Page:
Assess congestive heart failure (CHF) in patients with extensive myocardial infarction that compromises

cardiac output due to decreased stroke volume or heart rate. Which findings on the cardiac exam have

the best evidence for congestive heart failure?

Rales, an elevated JVP, and an S3 consistently predict heart failure.

[HEARTBEAT]

S3 is a low‐pitched diastolic sound reflecting changed ventricular compliance, best heard with the bell

with the patient in a left lateral decubitus position.

Palpate the ankles for edema.

 

Diagnostic Considerations

List your diagnostic considerations in order of importance and explain your rationale.

Press pause and list your answers. Resume when you are ready to receive feedback.

Angina. This woman has stress‐induced non‐exertional chest pain. Recent evidence shows that women

present with more subtle symptoms of cardiovascular disease. She has cardiac risk factors of

hypertension, past smoking, preeclampsia, and family history.

Panic attack. She had stress related symptoms and flashbacks to the recent death of her father in a car

accident. She has suggestive anxiety, chest pain, and diaphoresis.

GERD. Her alcohol intake has recently increased. She has some reflux symptoms but her symptoms are

not triggered by meals and she does not report heartburn.

Musculoskeletal chest wall pain. There is no history of chest pain triggered by movement of the upper

torso or related exercise, and no notation of chest wall tenderness.

Dissecting aortic aneurysm. There is no asymmetry of blood pressures noted and no history of pain

shooting into the neck, up the side of the head, or into the back.

 

Diagnostic Workup

List 5 next steps in your diagnostic workup.

Press pause and list your answers. Resume when you are ready to receive feedback.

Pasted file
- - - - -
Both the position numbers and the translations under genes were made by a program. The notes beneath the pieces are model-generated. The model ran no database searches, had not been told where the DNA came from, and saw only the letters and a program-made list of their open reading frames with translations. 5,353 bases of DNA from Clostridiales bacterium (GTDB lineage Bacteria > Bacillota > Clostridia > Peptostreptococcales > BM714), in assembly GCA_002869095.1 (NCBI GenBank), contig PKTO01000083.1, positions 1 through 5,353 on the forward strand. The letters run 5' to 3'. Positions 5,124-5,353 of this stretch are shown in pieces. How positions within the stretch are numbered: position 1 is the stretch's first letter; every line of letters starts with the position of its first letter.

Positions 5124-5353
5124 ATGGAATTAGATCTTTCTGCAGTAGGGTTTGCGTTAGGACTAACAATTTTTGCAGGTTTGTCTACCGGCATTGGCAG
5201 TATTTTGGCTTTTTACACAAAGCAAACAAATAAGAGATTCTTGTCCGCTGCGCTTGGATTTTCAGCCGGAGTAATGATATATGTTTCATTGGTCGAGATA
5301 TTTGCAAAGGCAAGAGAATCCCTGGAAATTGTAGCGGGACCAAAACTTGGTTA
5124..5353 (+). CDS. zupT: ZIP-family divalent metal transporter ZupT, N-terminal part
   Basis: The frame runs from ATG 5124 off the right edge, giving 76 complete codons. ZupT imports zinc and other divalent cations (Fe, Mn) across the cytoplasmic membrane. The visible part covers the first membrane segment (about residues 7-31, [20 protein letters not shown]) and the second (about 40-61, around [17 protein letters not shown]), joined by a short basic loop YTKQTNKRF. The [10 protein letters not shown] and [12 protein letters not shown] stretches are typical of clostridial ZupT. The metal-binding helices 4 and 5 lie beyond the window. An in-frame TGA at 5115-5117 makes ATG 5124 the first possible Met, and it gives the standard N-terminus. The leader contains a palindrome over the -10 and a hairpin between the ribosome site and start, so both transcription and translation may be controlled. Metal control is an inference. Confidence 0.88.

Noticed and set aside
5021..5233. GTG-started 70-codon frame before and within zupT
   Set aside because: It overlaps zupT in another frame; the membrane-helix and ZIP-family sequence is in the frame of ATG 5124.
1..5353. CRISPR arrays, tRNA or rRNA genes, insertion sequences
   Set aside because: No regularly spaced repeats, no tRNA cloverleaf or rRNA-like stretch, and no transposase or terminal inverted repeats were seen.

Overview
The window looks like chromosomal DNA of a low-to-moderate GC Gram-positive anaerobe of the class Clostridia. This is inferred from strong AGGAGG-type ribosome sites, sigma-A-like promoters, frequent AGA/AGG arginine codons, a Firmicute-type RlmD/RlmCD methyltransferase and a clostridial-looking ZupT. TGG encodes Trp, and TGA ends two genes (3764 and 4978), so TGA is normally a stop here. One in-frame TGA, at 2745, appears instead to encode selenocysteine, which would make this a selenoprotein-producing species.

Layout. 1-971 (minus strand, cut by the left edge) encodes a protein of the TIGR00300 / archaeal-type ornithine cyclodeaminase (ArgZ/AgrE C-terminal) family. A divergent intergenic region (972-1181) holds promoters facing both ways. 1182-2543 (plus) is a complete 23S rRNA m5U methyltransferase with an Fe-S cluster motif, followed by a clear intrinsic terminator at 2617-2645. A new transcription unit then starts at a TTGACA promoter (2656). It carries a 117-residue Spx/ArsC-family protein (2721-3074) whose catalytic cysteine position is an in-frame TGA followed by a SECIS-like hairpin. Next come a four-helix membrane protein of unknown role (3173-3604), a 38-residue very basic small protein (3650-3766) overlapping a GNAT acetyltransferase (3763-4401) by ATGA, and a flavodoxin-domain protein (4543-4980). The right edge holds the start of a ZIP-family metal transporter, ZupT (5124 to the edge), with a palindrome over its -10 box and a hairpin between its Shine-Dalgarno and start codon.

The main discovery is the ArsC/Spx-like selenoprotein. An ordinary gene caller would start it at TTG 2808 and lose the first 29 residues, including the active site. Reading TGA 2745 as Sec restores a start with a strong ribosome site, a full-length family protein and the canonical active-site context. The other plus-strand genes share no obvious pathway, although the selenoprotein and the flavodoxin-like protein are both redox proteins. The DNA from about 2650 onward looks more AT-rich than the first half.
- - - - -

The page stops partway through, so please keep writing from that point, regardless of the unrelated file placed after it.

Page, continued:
EKG. About 80% of patients with an acute MI have an initial EKG that shows evidence of new infraction

or ischemia, if read correctly. However, among patients mistakenly discharged from the emergency

department, up to 50% have normal or non‐diagnostic EKG findings.

Stress echo. This is the test of choice for women with atypical chest pain. The echocardiography stress

test has a sensitivity of 90% and specificity of 79% for women, and 85% and 96% for men.

Downloaded from http://batesvisualguide.com by Nova Southeastern University user on 05 October 2022

Copyright © 2014 Wolters Kluwer Health, Inc. All rights reserved. Page 6

Consider a trial of a proton pump inhibitor for 4‐6 weeks for possible GERD.

Chest x‐ray may be helpful to look for widened mediastinum, which can be evidence of aortic dissection.

Behavioral therapy—to learn management strategies for anxiety and panic disorder.

 

Summary

In sum, this is a 50‐year old school counselor with three episodes of left substernal chest pain over the

prior two weeks, rated 5 to 10 in intensity, with associated sweating and shortness of breath.

The first episode was precipitated by reading about a car crash, the cause of her father’s recent death.

The patient had hypertension during pregnancy and a brief smoking history in her 20s.

There is a strong family history of coronary artery disease. Her mother died of a myocardial infarction at

age 62 and her brother had a coronary bypass at age 48.

There is no history of diabetes. Her physical examination is unremarkable except for her blood pressure

of 150 over 95.

The differential diagnosis includes angina, especially suspect due to her symptoms, history of

hypertension during pregnancy, and family history. It also includes panic attack, GERD, musculoskeletal

chest pain, and dissecting aortic aneurysm.

The diagnostic workup includes an EKG, stress echo, trial of a PPI, chest x‐ray, and behavioral therapy.

 

Downloaded from http://batesvisualguide.com by Nova Southeastern University user on 05 October 2022

0 replies

Leave a Reply

Want to join the discussion?
Feel free to contribute!

Leave a Reply

Your email address will not be published. Required fields are marked *